Minnesota’s hands-free law, which bans drivers from holding a cellphone or other wireless devices while operating a motor vehicle, went into effect on Aug. 1, 2019. - Photo by woodleywonderworks on Flickr. License CC BY 2.0. 

Minnesota’s hands-free law, which bans drivers from holding a cellphone or other wireless devices while operating a motor vehicle, went into effect on Aug. 1, 2019.

Photo by woodleywonderworks on Flickr. License CC BY 2.0. 

Law enforcement across Minnesota have issued some 9,700 citations to violators of the state’s hands-free law in the first five months the law has been in effect, reports the Star Tribune.

Minnesota’s hands-free law, which bans drivers from holding a cellphone or other wireless devices while operating a motor vehicle, went into effect on Aug. 1, 2019.

Yet in a five-month period 4,259 drivers were ticketed for dialing a phone number, talking or listening while holding a phone, or participating in a video call; 3,033 drivers were caught reading or composing an electronic message; and 2,168 drivers were cited for watching videos, playing games or using other software applications, notes the report.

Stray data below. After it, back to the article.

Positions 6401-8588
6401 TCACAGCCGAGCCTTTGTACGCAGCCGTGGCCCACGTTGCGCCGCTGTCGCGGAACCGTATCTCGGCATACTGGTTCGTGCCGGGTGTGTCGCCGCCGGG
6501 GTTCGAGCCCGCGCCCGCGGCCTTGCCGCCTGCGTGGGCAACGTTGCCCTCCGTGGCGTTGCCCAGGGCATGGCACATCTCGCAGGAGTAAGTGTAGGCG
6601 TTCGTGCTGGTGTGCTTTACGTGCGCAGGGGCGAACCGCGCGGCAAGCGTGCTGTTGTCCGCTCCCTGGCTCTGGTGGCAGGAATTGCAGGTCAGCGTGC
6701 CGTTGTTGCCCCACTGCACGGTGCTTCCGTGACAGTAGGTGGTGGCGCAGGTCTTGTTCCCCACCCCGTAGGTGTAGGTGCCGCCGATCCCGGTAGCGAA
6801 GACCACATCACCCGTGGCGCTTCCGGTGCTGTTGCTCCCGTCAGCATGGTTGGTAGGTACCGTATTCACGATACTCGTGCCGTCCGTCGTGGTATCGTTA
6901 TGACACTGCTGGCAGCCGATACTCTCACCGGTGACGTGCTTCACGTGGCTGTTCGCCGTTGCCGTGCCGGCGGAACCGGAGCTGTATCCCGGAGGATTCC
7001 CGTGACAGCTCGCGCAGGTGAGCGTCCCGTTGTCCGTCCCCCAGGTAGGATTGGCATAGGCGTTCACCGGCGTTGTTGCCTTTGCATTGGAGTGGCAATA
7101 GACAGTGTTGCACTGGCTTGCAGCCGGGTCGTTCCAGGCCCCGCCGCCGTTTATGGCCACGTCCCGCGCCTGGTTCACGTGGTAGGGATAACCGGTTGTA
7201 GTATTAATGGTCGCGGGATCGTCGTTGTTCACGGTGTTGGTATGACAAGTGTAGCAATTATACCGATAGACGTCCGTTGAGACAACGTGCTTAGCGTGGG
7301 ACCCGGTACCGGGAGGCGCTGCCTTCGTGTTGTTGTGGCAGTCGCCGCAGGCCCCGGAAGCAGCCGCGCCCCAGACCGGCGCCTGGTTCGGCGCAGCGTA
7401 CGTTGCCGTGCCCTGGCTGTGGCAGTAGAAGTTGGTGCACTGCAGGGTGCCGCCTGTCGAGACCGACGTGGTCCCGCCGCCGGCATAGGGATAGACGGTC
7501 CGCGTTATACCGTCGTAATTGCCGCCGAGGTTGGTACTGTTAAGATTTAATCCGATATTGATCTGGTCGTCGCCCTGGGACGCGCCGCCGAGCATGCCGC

The fact that so many drivers continue to violate the new measure has prompted the Department of Public Safety to launch an educational campaign reminding motorists of what they can and can’t do with their cellphone while behind the wheel, according to the report.

Called “Park the Phone,” the campaign includes billboards, radio spots, and social media to hammer home the message of what it means to drive “hands-free.”

The initiative launched on Jan. 20 and will continue for one month.

State data indicates that Minnesota has lost an average of 60 people a year to distracted driving. In addition, there are approximately 234 serious injuries and 1,695 minor injuries each year attributed to drivers not focusing on the road, reports Twincities.com.

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